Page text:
Last week, we reported that game company Konami was showing an interest in giving the mobile gaming market a try, and possibly abandoning the traditional console market – although that hasn’t been fully confirmed just yet. It’s a bold new entry for the company, who have been thriving for over 30 years with franchises like Contra, Metal Gear and Castlevania.

We briefly touched upon other companies that were giving mobile a gamble, but decided to cover it more thoroughly with this story, talking about what chances were taken by each company, and what future they could possibly see in the market…


Konami has spent years producing blockbuster hits for consoles, including Castlevania: Symphony of the Night and Metal Gear Solid games, among other titles. However, as of late, it’s been leaning more towards mobile business, in which it’s dabbled with titles like Pro Evolution Soccer Collection and its popular Swords & Poker releases. It could easily continue this trend, building on the strength of its many franchises to gain a big audience. Its pick-up of the Star Wars Force Collection card game has paid off with its tie-in to the popular franchise, and other titles like Contra Evolution and Yu-Gi-Oh! have done well in their own right. Konami could easily establish a mobile following from its avid fans, even though some feel they’re being “burned” by receiving less console releases in the future – even with Metal Gear Solid V: The Phantom Pain set to arrive this September.


Even though it resisted for the longest time (opting to instead produce games for its own systems), Nintendo finally relented earlier this year and announced that it was entering the mobile market, through a partnership with DeNA. The first game from that partnership will arrive later this year, and although titles haven’t been provided yet, it’s expected to be a wholly original game that focuses on one of the company’s popular characters, like Mario or Link from the Legend of Zelda series. There’s a lot of buzz going into Nintendo’s arrival on mobile, although it hasn’t revealed what its full plans are just yet, outside of releasing five titles between now and early 2017. One thing’s for sure – the fans are sure to love the games, especially if they’re original properties and not just ports of older titles like Super Mario Bros. 3. (However, that game would likely do well if it ever was released, based on nostalgia alone.) Nintendo’s CEO has noted that he plans to avoid the usual types of monetization seen in mobile gaming, aiming to find a much broader audience that will provide small amounts of money. Nintendo has re-affirmed its support for dedicated consoles, and announced that it’s working on a new console (the NX), though no details will be forthcoming until 2016.

Square Enix

Square continues to show support for game consoles, with titles like Deus Ex: Mankind Divided and Rise of the Tomb Raider releasing later this year. However, it’s gained a tremendous following since it started in the mobile market a couple of years ago, releasing a number of its older Final Fantasy titles on tablets and smartphones, along with original games like Theatrhythm and Mini Ninjas. It’s done pretty well with its mobile releases, despite some of them being in the upper tier of pricing, around $10 to $20. It’s likely to continue this trend as the year goes along, with a number of new titles to be announced next month during its E3 showcase. Square Enix is here to stay.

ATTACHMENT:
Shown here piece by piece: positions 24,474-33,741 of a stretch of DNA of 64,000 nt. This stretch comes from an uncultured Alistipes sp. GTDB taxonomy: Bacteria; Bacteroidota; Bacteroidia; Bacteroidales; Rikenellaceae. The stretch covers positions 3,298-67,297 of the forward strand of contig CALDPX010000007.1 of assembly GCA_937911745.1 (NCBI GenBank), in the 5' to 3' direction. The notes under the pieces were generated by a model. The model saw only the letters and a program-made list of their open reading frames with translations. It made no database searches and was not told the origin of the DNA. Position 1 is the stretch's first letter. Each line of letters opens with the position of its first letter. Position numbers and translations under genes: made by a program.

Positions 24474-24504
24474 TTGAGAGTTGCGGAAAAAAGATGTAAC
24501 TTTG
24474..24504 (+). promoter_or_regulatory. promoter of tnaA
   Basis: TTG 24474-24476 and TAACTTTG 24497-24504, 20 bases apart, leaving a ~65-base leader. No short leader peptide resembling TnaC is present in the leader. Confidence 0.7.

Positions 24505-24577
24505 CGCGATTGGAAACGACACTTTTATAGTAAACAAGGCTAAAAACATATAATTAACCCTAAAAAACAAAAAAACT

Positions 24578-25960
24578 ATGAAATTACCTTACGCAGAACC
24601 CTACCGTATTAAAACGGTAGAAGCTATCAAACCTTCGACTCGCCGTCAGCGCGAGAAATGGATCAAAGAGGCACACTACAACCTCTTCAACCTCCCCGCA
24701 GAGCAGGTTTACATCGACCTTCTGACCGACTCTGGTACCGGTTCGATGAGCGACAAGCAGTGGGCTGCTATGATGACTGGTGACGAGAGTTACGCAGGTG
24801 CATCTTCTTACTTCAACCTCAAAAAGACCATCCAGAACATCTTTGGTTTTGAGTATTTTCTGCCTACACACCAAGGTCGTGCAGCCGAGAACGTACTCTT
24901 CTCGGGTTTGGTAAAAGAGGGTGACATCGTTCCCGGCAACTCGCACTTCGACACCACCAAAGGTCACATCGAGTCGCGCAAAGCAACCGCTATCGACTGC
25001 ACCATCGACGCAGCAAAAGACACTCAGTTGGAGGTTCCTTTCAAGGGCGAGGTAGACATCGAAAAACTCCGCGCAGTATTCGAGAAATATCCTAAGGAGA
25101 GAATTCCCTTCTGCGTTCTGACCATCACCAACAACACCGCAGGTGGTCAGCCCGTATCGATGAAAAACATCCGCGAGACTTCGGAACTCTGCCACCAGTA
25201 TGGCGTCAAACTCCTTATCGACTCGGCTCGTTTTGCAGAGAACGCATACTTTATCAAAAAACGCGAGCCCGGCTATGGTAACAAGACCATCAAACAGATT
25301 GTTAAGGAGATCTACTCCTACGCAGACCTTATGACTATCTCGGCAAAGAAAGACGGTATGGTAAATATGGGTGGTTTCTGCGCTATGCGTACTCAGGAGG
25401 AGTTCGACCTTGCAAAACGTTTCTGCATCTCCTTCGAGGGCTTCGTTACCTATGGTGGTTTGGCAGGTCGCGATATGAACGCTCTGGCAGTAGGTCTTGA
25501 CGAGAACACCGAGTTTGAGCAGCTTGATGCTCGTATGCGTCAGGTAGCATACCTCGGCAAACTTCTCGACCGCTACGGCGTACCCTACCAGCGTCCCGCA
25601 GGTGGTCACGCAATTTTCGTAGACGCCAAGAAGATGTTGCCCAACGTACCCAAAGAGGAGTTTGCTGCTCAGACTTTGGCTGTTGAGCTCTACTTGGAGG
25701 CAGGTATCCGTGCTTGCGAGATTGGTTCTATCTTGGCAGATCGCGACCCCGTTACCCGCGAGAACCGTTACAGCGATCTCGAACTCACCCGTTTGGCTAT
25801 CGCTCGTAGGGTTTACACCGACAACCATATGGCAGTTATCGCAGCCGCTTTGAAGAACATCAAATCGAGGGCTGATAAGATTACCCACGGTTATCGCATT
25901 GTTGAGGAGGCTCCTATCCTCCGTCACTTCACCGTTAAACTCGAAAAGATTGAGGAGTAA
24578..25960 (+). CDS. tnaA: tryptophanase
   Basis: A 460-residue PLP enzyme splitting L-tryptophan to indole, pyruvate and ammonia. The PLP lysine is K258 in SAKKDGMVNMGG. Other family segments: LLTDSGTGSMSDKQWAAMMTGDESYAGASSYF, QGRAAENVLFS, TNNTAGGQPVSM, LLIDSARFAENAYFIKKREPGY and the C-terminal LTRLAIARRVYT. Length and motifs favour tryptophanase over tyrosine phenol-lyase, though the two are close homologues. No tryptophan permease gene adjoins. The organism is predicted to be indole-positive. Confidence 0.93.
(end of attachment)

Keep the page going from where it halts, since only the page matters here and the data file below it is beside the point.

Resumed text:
Electronic Arts

Although EA hasn’t been as steadfast with its mobile releases as it was a couple of years ago, it continues to produce top-notch titles, grasping onto the “quality, not quantity” logic with its games. The Simpsons: Tapped Out, the Real Racing series and its Madden and FIFA sports games are huge draws on the mobile market, with millions of players worldwide – and that’s not likely to slow down anytime soon. Its push will likely continue with a plethora of new titles to be announced over the next few months, as well as new entries in its football and soccer fans to keep fans entertained. EA has experienced strong growth in its mobile titles, and that seems likely to continue as the company has a strong lineup of new mobile titles ahead. The company also sees a strong marketing synergy between its console, PC, and mobile titles, with mobile sports games being a particular strength in keeping audiences engaged during the off-season.


The publisher behind the Assassin’s Creed and Far Cry franchises has done extremely well between its console and mobile games, and that’s a business logic that’s likely to continue for years to come. It’s currently riding high on free-to-play titles like Assassin’s Creed Pirates, Trials Frontier and Driver: Speedboat Paradise, and the platformer Rayman: Fiesta Run is selling moderately well as a premium release. Its release canon will likely continue into the New Year, with more titles based on its popular brands, including a new Assassin’s Creed game to accompany its forthcoming sequel Syndicate.